[self-uh-sur-shuhn, self-]


insistence on or an expression of one's own importance, wishes, needs, opinions, or the like.

Origin of self-assertion

First recorded in 1795–1805
Related formsself-as·sert·ing, adjectiveself-as·sert·ing·ly, adverbself-as·ser·tive, adjectiveself-as·ser·tive·ly, adverbself-as·ser·tive·ness, noun

Synonyms for self-assertion Unabridged Based on the Random House Unabridged Dictionary, © Random House, Inc. 2019

Examples from the Web for self-assertion

Contemporary Examples of self-assertion

Historical Examples of self-assertion

  • There was self-assertion, but not of the antagonistic—solely of the inviting sort.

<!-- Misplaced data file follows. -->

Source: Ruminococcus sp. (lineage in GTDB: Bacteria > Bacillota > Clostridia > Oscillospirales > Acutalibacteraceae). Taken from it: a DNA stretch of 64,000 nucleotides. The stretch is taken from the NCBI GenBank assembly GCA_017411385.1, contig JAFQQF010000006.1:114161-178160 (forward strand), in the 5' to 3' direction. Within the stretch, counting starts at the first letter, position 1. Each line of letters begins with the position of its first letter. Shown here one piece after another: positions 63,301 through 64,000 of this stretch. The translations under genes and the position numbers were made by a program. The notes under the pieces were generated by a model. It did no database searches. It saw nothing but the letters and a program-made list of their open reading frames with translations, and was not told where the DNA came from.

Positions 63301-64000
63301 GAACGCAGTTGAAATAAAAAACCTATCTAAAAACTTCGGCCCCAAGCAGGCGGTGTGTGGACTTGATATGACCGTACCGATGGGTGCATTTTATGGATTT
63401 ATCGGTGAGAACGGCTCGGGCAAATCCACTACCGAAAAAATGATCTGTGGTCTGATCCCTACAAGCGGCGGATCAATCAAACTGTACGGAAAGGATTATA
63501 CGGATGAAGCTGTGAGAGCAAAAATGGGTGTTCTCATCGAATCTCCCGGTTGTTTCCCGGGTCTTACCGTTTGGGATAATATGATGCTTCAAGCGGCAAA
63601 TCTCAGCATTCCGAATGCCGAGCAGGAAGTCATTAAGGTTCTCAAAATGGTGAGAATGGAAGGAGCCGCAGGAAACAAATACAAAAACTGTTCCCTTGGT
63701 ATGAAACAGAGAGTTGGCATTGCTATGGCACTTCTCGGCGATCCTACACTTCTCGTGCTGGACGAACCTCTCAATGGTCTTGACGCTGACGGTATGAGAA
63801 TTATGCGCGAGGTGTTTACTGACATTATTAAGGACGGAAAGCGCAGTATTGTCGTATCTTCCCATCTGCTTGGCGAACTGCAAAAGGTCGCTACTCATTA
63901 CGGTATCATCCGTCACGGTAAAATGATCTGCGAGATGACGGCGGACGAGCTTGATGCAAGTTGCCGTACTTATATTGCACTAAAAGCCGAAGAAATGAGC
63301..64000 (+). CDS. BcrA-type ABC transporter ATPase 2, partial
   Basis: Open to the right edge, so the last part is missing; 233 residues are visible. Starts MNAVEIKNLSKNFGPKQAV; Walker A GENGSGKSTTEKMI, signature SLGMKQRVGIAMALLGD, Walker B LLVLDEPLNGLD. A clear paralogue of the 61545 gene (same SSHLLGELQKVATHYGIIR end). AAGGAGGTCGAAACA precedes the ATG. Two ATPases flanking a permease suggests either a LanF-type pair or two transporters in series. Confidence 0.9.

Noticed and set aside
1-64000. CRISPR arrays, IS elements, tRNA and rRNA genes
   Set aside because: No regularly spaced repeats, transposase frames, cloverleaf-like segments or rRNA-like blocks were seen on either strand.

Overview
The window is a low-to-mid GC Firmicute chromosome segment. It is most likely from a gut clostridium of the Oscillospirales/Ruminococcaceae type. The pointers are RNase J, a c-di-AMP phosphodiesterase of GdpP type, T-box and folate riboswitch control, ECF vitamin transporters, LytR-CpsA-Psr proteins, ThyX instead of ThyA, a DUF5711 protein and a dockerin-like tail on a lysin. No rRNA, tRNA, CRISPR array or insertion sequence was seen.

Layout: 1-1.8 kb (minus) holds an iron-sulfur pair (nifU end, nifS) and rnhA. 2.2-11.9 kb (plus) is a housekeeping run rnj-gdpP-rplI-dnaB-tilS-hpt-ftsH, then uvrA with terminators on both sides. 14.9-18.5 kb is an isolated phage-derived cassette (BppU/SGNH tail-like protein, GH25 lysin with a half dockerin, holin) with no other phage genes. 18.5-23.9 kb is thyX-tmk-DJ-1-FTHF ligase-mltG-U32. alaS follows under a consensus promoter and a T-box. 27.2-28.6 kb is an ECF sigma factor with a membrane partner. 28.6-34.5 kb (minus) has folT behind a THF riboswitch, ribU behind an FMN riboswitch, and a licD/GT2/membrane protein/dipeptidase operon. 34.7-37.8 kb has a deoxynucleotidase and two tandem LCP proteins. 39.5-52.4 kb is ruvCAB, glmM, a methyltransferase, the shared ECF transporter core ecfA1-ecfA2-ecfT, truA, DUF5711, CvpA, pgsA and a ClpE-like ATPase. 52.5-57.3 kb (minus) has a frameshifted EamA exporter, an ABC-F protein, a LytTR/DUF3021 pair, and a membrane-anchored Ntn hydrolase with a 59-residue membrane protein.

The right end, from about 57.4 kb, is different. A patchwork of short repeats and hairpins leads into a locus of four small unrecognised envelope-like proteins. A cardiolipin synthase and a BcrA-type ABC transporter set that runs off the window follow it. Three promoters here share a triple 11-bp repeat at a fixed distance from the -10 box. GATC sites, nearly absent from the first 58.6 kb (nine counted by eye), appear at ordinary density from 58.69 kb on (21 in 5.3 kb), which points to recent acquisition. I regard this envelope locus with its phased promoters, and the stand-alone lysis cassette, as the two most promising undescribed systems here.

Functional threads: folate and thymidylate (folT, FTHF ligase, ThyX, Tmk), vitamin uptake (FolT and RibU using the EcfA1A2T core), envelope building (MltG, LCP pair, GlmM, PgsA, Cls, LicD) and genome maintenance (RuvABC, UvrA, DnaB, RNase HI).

Weighed and Wanting

    George MacDonald

  • There was also in his manner a degree of self-assertion which favoured the same conclusion.

    Wilfrid Cumbermede

    George MacDonald

  • Self-assertion can never be the best preparation for achievement.

    The Truth About Woman

    C. Gasquoine Hartley

  • She lacked something, she had no real dignity, no self-assertion.

    The Girls at Mount Morris

    Amanda Minnie Douglas

  • Passion and self-assertion were at one; my conquest would be two-fold.

    The King's Mirror

    Anthony Hope

British Dictionary definitions for self-assertion



the act or an instance of putting forward one's own opinions, etc, esp in an aggressive or conceited manner
Derived Formsself-asserting, adjectiveself-assertingly, adverbself-assertive, adjectiveself-assertively, adverbself-assertiveness, noun
Collins English Dictionary - Complete & Unabridged 2012 Digital Edition © William Collins Sons & Co. Ltd. 1979, 1986 © HarperCollins Publishers 1998, 2000, 2003, 2005, 2006, 2007, 2009, 2012